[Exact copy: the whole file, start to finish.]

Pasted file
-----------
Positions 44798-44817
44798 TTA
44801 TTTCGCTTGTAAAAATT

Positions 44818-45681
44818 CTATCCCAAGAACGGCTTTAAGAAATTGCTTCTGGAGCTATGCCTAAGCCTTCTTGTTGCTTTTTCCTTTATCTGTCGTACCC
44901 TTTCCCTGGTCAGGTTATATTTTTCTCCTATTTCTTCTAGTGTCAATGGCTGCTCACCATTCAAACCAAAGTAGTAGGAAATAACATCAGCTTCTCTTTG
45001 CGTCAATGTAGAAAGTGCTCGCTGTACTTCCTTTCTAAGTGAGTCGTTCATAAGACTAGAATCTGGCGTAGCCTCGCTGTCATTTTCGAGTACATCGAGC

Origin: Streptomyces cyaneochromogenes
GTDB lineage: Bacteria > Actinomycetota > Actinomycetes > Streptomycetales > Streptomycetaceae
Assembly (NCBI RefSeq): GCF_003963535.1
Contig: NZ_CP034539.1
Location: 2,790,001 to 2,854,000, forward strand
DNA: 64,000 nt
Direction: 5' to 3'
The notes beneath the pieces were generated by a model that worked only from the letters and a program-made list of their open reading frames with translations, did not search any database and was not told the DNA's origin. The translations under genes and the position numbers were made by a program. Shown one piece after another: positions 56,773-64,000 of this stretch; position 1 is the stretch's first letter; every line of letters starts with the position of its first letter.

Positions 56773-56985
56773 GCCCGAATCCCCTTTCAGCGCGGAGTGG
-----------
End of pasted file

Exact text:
Positions 44798-44817
44798 TTA
44801 TTTCGCTTGTAAAAATT

Positions 44818-45681
44818 CTATCCCAAGAACGGCTTTAAGAAATTGCTTCTGGAGCTATGCCTAAGCCTTCTTGTTGCTTTTTCCTTTATCTGTCGTACCC
44901 TTTCCCTGGTCAGGTTATATTTTTCTCCTATTTCTTCTAGTGTCAATGGCTGCTCACCATTCAAACCAAAGTAGTAGGAAATAACATCAGCTTCTCTTTG
45001 CGTCAATGTAGAAAGTGCTCGCTGTACTTCCTTTCTAAGTGAGTCGTTCATAAGACTAGAATCTGGCGTAGCCTCGCTGTCATTTTCGAGTACATCGAGC

Origin: Streptomyces cyaneochromogenes
GTDB lineage: Bacteria > Actinomycetota > Actinomycetes > Streptomycetales > Streptomycetaceae
Assembly (NCBI RefSeq): GCF_003963535.1
Contig: NZ_CP034539.1
Location: 2,790,001 to 2,854,000, forward strand
DNA: 64,000 nt
Direction: 5' to 3'
The notes beneath the pieces were generated by a model that worked only from the letters and a program-made list of their open reading frames with translations, did not search any database and was not told the DNA's origin. The translations under genes and the position numbers were made by a program. Shown one piece after another: positions 56,773-64,000 of this stretch; position 1 is the stretch's first letter; every line of letters starts with the position of its first letter.

Positions 56773-56985
56773 GCCCGAATCCCCTTTCAGCGCGGAGTGG